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HSV-2 Incubation Period

written by Sydney Garrow Written by Sydney Garrow
Sydney Garrow

Sydney Garrow

Sydney is a contributing health writer and editor who enjoys shedding light on health topics, making information available to anyone who wants it, and ending stigmas or lack of access to care and treatment.

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reviewed by Dr. Katalin Karolyi Reviewed by Dr. Katalin Karolyi
Dr. Katalin Karolyi

Dr. Katalin Karolyi

Katalin Karolyi, M.D. earned her medical degree at the University of Debrecen. After completing her residency program in pathology at the Kenezy Hospital, she obtained a postdoctoral position at Sanford Burnham Prebys Medical Discovery Institute, Orlando, Florida.

February 12, 2021 Read Time - 6 minutes

How Long After Exposure To HSV-2 Until You Have an Outbreak? 

HSV-2, also known as genital herpes, is a very common sexually transmitted disease (STD). 

According to the Center for Disease Control (CDC), the typical HSV-2 incubation period is 2 to 12 days after exposure––4 days on average. 

It’s important to know that this disease manifests differently in all kinds of people, so while you may not have experienced typical symptoms after the 2 to 12 day HSV-2 incubation period, it does not necessarily mean that you did not contract HSV-2. 

While the HSV-2 incubation period is typically within 2 to 12 days, keep in mind that many people have no symptoms after contracting HSV-2, or don’t show enough signs to notice that they have it.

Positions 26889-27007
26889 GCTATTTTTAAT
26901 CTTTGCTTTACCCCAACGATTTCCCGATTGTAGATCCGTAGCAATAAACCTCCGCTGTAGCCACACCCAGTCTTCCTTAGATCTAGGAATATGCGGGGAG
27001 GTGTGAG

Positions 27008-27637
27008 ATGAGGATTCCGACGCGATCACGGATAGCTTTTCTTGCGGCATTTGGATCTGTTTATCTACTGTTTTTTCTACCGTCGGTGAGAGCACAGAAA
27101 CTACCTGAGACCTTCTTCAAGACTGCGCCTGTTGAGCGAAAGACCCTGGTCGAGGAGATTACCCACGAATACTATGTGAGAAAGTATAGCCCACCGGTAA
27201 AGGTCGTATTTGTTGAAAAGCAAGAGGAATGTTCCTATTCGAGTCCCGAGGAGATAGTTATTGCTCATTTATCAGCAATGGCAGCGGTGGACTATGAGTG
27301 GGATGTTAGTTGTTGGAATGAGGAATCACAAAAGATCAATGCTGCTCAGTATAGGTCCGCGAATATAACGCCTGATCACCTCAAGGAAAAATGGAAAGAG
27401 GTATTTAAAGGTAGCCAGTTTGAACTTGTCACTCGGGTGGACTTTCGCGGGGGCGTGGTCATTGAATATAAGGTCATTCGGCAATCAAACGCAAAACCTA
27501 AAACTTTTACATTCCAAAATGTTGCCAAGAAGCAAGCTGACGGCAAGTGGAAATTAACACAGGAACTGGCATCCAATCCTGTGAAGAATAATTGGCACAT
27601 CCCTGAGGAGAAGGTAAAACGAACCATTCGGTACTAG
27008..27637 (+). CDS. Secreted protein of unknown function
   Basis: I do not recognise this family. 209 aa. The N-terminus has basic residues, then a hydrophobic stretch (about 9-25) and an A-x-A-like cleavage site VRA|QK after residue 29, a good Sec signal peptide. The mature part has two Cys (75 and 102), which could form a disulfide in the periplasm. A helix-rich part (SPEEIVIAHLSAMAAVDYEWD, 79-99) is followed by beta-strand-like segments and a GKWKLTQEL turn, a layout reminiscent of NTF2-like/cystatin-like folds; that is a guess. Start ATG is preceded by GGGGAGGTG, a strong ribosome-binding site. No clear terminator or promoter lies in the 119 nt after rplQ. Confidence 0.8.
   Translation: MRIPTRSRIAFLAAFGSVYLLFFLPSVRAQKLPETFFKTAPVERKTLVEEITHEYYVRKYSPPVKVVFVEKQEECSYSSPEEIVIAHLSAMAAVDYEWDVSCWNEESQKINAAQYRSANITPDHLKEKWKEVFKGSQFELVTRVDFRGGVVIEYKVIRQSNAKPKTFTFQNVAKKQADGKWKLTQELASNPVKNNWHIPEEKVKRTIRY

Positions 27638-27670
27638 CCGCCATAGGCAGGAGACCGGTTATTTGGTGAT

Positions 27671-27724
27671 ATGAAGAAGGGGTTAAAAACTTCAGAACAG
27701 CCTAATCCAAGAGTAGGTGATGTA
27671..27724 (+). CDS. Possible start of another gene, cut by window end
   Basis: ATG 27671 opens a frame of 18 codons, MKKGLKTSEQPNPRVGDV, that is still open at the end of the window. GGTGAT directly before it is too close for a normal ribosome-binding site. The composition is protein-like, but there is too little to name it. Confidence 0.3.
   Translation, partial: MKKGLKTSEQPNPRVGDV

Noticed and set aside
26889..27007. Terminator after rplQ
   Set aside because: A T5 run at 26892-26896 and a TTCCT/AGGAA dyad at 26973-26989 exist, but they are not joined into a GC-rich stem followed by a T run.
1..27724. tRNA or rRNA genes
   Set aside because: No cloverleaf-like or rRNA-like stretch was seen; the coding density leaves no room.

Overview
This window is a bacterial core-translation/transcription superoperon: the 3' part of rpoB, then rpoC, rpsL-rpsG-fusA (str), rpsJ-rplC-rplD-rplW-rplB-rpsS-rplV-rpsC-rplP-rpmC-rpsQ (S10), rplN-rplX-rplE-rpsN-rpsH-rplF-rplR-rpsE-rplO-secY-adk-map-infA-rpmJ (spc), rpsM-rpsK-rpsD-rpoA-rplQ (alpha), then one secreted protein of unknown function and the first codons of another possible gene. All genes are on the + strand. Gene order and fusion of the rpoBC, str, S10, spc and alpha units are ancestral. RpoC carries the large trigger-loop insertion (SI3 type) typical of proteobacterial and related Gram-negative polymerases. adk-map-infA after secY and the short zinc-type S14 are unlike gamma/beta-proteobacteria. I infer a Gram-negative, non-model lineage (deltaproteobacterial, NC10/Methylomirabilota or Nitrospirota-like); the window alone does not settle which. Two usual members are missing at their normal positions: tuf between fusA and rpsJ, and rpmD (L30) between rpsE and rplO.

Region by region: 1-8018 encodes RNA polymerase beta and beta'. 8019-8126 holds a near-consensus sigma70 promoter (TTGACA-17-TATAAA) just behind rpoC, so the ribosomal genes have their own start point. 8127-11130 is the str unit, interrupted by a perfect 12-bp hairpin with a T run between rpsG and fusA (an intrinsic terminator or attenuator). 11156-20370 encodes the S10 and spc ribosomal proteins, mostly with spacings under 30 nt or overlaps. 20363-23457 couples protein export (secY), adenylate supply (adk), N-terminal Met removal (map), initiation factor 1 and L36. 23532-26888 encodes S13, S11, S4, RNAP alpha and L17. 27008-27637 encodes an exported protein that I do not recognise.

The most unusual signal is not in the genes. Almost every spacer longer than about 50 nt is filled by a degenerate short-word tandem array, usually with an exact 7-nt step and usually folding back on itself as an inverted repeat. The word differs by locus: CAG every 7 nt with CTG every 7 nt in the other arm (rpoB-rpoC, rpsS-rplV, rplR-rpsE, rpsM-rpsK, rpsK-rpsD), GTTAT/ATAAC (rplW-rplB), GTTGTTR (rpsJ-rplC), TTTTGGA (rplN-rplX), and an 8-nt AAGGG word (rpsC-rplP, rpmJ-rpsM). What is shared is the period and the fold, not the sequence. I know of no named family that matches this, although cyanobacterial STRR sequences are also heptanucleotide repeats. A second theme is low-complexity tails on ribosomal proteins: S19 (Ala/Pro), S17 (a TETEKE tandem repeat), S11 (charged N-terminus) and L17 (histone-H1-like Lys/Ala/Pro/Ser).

If you were knowingly exposed to HSV-2, this also does not mean that you have it for certain. As with many illnesses, this sexually transmitted disease is complicated, and not all individuals will catch it, or present it in the same way after the HSV-2 incubation period. 

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Is Having HSV-2 a Big Deal? 

Awaiting symptoms within the HSV-2 incubation period can be nerve-racking, as herpes is an incredibly stigmatized disease. It’s important to note, that while this disease has some complications, it by no means should be seen as the end of your sex life. 

For most, HSV-2 outbreaks subside as time goes on, and it’s the initial outbreak that is the worst. While it’s important to be clear with sexual partners about your HSV-2 status, the stigma created in most cultures over herpes is oftentimes the “biggest deal” about this STD. 

Also keep in mind that the World Health Organization (WHO) states that 67 percent of people under 50 have herpes, and 13 percent between ages 15 and 49 worldwide have herpes simplex virus type 2 (HSV-2). So no matter which strain you have, you are by no means alone. 

If you’ve shown signs after the HSV-2 incubation period, speaking with a doctor about the medications that will help with potential future outbreaks, can be a great comfort.